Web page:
Andersson, who had swapped wings with Carter, beat Linscer down the left before pulling the ball back for Tubby, who laid it back for Rolf, who blasted well wide.
Franchi again came to Newman’s rescue on 28 minutes when she blocked Andersson’s effort after her sublime touch and turn had engineered some space in the home side’s penalty area.
At the other end Megan McCready showed good composure to clear the danger after a high ball had caused rare problems in the Worthing box.
And then the visitors strung together a move of more than a dozen passes before it ended in anti-climax when Holly Clarke pumped an aimless ball too close to the goalkeeper.
The passing was flowing now, and Newman’s were indebted to Lucy Apps for a goal-line clearance following a move involving Pallant, Andersson, Lucy Steel and Valentine Pursey.
On 38 minutes Carter and Clarke combined, the former finding Pursey in space in the area, but she blasted her shot over the bar.
Newman responded within seconds with an even more wayward effort from distance by Jess Tsapparelli from Ava Rowbotham’s pass.
Worthing continued to play the more measured football, with Newman’s having settled down after a fraught start but denied space and time by their indefatigable opponents.
Pursey played a superb long-range pass to Andersson, hugging the touchline, but Rolf was unable to make the most of the winger’s pass, shooting just wide from an acute angle – the final meaningful effort of the opening 40 minutes.
Half-time: Newman Academy 0-2 Worthing College
Molly Towers replaced the under-worked Goldsmid in the Worthing goal for the second half, while Newman’s Carter was switched to a more central attacking role.
Worthing, inevitably, fired in the first effort of the half when Tubby shot on the turn, but her strike was comfortably held by Franchi.
And they extended their lead on 45 minutes when Tubby capitalised on a lucky rebound off a Newman defender to slot home number three.
With confirmation that the game was now out of their grasp, Newman’s seemed to settle more into the game, keeping the ball for longer periods, with the rather isolated Lauren Amerena holding the ball well up front and very nearly playing in Tsapparelli.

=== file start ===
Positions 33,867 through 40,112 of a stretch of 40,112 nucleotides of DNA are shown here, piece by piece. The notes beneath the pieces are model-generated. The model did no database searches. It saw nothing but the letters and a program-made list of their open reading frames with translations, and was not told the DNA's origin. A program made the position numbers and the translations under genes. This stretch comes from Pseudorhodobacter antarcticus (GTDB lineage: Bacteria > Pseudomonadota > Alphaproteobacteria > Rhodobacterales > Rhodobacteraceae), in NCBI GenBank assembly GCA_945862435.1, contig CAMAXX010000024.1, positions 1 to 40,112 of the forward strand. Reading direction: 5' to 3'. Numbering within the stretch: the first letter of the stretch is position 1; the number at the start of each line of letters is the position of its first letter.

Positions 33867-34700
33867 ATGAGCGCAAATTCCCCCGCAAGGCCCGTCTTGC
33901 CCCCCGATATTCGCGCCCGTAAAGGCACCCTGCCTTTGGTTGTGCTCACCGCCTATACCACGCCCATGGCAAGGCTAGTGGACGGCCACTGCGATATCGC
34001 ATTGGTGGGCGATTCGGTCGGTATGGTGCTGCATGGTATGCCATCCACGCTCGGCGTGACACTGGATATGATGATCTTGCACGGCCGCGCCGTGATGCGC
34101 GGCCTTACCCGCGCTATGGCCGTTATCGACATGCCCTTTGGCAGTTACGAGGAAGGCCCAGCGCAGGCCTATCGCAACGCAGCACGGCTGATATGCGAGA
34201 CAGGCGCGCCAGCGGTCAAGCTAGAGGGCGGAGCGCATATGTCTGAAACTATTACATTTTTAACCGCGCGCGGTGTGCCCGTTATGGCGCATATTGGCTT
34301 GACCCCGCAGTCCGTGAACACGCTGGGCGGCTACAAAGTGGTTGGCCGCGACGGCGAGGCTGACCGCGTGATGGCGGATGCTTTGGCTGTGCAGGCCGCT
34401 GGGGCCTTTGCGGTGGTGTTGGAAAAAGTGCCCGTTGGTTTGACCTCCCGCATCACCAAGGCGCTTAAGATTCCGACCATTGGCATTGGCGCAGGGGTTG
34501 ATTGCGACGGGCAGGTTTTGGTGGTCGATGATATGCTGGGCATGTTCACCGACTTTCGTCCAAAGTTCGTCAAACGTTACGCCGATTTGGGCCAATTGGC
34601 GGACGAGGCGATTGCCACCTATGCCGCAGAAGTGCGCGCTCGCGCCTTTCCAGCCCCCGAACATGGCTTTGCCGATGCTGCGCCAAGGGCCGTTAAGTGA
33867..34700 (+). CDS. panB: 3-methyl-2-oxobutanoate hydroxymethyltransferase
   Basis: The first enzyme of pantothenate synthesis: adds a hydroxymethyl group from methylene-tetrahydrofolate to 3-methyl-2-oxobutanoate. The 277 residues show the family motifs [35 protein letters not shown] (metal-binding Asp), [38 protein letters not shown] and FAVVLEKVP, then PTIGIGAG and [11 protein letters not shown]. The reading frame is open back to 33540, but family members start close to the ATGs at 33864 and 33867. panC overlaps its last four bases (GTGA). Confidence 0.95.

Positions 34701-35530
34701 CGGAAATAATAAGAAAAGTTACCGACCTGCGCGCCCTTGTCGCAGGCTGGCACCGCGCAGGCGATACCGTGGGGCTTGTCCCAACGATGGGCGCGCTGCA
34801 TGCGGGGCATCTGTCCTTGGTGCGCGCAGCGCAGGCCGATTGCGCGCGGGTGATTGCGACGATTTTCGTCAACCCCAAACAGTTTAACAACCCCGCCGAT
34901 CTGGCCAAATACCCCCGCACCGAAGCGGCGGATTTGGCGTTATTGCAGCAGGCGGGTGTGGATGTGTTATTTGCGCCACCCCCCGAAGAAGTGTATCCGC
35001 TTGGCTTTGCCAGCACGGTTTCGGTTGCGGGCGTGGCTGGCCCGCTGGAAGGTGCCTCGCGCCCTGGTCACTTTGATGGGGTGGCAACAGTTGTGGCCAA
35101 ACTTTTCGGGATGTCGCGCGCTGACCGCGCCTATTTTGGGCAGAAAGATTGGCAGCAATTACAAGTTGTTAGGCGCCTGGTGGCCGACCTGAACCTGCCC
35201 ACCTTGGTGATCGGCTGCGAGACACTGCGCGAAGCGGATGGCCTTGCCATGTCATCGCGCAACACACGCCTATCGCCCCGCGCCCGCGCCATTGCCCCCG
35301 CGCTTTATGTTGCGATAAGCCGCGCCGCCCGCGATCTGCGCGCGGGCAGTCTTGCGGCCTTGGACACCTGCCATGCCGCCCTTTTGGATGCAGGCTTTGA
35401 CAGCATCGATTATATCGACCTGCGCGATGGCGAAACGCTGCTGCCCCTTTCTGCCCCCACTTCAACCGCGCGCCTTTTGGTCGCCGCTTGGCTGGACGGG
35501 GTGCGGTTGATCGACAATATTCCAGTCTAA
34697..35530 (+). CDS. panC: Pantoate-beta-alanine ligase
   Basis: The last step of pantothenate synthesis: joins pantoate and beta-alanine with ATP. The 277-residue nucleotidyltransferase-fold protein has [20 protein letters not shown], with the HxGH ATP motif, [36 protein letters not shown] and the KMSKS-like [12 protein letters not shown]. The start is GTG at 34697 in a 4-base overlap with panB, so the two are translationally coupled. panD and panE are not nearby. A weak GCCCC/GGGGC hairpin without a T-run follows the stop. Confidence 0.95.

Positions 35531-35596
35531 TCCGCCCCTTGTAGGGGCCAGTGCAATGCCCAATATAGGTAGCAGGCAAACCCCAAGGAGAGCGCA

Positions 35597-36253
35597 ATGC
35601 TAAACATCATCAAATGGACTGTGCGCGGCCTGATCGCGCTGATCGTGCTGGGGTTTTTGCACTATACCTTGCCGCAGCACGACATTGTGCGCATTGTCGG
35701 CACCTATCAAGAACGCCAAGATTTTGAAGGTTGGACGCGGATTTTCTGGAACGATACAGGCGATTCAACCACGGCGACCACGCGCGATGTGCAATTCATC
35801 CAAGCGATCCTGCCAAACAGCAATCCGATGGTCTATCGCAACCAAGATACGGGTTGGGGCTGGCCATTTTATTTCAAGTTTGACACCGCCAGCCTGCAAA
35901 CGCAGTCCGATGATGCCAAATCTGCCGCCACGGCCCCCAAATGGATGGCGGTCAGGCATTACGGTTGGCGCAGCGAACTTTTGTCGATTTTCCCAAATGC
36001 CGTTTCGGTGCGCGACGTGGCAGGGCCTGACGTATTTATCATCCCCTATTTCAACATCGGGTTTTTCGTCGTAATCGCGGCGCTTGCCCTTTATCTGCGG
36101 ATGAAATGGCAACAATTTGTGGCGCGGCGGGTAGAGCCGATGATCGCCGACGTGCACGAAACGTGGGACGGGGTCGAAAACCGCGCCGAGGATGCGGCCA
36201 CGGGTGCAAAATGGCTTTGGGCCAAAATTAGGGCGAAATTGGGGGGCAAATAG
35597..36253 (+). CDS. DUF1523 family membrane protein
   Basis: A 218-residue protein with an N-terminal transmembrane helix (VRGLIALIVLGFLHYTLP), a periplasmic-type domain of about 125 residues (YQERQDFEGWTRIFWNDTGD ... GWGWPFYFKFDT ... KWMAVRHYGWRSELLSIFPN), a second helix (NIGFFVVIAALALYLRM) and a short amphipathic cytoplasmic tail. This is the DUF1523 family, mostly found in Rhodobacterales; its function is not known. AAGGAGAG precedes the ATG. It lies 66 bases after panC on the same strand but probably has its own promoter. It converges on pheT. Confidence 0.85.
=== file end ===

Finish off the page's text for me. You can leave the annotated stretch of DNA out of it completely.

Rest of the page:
Yet it was Worthing who came so close to a fourth – and Tubby a hat-trick – when her header from a corner struck the bar.
Rolf tried her luck from long range but Franchi cleared at the second attempt.
Tubby shot just wide after another superb turn in the box.
And then Carter, looking more comfortable in her central role, played in Rolf with a clever volleyed lob over the Newman defence, and Franchi again needed two attempts to keep out the Worthing captain’s effort.
Newman’s were under the cosh, but Faye Hannaford in particular was performing well under pressure, and on 53 minutes, the increasingly influential Tsapparelli forced Towers into a good save from her snapshot from the edge of the box.
It was Franchi’s turn to impress in goal as she saved well, low down, from Tubby’s shot.
But in the 55th minute it was four when an unmarked Booker volleyed home from a corner.
Two minutes later it was five as Tubby finally completed her hat-trick with a tidy finish after a superb first-time pass from Andersson.
After McCready tidied up another rare venture forward by Newman’s, Pursey added her name to the scoresheet with an opportunist finish after Franchi was left stranded after attempting to clear a through-ball.
Megan Stephens, who had been brought on at right-back for Worthing, was causing Newman’s fresh problems down their left, with her pace and power and intelligent running.